While he could not provide a specific estimate of future tax revenue for the corridor [or] how much the city will spend on other parts of the plan, like future parcel purchases, but he stresses the eventual benefits will be worth the costs of implementation. [The print version of this article contained an incorrect comparison, omitted here.]
"The potential upside for our investment in the long-term is huge compared to the cost that we will have beyond acquisition of Don Miller," Olinger says. "I think that's what people really need to think about."
Given the sheer size and scale of the redevelopment plan, Olinger says it may take anywhere from 10 to 15 years to complete all of the proposed changes. But he says there could be visible results, in terms of new businesses on the corridor, in about two years.
Neither Olinger nor Cieslewicz would identify the businesses that have shown interest in moving to East Washington Avenue, but they did say there has been sufficient interest in the Don Miller parcels and other areas. The city also considered the possibility of acquiring the Mautz Paint lot on the 900 block of East Main Street, but the Don Miller transaction was more cost-effective.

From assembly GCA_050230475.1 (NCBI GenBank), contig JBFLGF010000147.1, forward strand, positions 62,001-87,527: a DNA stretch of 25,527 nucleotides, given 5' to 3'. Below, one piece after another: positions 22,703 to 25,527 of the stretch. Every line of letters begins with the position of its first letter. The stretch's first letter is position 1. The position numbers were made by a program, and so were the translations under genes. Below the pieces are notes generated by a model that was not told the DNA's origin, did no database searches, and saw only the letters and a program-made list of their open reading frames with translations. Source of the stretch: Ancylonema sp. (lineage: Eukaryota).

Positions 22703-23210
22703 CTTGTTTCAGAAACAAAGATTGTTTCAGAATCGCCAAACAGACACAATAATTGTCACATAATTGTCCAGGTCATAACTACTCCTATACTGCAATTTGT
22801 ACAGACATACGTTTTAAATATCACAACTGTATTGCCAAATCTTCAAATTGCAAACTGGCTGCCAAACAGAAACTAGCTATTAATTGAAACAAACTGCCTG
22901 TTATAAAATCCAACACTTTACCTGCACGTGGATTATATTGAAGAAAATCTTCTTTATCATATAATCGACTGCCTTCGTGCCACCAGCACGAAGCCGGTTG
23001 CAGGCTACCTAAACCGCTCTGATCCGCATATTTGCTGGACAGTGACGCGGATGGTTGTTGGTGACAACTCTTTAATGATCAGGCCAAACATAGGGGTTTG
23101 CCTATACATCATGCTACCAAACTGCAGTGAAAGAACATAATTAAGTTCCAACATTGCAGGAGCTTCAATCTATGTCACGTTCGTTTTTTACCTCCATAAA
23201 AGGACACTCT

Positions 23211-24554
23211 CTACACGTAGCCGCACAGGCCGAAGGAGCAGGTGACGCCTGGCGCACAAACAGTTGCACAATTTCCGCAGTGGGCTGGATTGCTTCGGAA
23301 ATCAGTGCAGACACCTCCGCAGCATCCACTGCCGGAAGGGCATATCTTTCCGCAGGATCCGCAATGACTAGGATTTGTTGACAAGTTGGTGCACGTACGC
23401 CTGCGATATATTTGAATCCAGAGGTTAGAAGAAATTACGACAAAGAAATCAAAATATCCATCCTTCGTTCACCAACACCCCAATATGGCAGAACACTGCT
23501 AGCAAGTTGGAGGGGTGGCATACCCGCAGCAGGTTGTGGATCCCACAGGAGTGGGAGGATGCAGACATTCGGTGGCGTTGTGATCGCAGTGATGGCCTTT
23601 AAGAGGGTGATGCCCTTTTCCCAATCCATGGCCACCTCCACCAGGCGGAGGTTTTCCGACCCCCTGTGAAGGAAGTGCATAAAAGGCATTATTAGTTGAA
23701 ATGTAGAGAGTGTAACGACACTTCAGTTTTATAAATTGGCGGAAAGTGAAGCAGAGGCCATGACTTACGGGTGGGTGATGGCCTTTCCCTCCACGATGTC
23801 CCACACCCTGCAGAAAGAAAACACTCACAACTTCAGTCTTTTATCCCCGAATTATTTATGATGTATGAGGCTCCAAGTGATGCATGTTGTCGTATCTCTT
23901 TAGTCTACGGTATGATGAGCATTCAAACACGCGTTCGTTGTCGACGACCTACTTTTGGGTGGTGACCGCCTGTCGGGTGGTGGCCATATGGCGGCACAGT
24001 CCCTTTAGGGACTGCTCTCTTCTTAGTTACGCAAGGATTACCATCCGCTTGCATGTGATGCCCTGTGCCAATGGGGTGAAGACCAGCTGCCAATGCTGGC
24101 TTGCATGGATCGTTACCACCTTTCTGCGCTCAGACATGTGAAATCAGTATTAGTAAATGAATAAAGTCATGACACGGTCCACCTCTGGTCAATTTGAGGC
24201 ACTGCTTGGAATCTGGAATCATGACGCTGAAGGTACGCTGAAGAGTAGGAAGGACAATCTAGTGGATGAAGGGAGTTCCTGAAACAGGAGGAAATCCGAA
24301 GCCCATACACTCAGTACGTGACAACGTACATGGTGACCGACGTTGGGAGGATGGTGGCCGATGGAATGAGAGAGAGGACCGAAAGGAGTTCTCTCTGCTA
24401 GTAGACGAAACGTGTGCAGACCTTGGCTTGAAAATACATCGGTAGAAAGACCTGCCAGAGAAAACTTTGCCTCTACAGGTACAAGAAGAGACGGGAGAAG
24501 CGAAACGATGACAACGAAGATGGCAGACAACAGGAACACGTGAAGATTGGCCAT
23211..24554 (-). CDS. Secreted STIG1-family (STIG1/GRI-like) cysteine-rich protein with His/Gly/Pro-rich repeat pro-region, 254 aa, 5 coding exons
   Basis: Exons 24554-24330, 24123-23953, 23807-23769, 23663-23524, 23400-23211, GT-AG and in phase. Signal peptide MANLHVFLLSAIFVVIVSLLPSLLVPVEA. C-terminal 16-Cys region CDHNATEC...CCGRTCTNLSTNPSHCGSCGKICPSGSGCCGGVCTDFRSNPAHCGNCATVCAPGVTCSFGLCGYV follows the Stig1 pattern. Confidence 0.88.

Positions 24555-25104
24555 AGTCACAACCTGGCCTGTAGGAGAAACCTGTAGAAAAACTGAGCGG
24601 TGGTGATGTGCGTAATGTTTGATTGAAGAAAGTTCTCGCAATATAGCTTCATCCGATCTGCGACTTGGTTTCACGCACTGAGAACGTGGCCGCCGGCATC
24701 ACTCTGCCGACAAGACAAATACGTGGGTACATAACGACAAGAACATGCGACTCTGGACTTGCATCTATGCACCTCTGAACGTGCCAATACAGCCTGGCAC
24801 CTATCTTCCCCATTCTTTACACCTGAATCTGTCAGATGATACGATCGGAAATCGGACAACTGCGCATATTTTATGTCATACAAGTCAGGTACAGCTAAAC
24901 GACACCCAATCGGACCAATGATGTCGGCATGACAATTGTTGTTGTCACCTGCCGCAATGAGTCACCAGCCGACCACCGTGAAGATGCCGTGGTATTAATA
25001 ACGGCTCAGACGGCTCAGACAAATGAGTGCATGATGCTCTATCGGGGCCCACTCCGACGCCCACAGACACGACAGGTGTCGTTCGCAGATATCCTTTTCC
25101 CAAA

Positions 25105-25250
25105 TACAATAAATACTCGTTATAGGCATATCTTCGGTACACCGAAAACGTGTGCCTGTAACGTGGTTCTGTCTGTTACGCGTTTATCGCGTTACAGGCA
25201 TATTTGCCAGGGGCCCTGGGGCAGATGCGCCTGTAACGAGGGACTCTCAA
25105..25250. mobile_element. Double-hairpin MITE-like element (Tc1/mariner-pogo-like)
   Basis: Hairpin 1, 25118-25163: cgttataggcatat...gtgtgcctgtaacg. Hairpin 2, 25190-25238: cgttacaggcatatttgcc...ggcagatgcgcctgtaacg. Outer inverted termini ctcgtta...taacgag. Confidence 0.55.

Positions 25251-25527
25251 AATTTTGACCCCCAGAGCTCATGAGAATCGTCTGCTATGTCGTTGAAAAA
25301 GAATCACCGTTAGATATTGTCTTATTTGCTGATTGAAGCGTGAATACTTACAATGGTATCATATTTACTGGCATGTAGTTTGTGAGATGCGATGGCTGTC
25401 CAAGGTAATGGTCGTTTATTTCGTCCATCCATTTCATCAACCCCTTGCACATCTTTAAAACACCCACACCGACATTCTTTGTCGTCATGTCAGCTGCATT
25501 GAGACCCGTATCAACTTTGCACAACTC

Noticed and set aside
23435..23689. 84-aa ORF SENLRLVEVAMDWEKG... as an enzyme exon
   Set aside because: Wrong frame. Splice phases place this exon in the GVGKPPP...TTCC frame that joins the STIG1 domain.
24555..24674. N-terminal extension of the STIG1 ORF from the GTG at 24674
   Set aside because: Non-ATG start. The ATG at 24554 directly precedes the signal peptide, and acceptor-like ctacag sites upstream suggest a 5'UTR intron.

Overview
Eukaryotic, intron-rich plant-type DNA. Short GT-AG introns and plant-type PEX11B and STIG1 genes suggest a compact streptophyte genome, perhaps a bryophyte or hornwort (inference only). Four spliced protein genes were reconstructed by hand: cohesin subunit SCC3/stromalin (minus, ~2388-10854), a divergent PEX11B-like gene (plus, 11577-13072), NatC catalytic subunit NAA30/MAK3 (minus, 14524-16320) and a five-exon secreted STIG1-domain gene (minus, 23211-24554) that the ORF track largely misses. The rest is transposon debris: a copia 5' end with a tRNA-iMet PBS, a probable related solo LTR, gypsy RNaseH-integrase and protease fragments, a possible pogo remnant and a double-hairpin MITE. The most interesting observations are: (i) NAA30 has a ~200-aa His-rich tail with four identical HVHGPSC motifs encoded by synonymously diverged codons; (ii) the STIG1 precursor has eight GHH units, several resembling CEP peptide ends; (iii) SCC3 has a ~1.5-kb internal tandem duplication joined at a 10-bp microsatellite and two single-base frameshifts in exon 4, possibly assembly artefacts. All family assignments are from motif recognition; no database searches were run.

Cooley says the city would especially like to see the corridor used for certain kinds of industries, including software, manufacturing and sustainability firms.
The East Main Street side of the Capitol East District is largely slated for employment space, while the East Mifflin Street side will be chiefly used for community mixed-use parcels and residential areas.
According to Olinger, the plan's main focus at this point is finding businesses to relocate to the Capitol East District, a task made more difficult by current economic conditions.
"There's not a market to really help East Washington right now, and this happens in many cities where few businesses want to be the pioneers," he says. "We're trying to talk to as many people as possible to get that spark going."
But Cieslewicz is content with waiting on businesses to make their offers and not rush to fill each parcel.
"We're willing to be patient with our acquired land so we can channel and direct the kind of development that will happen there," Cieslewicz says. "I'm less interested in [having things happen] fast than [having] the corridor play out the way we want it to."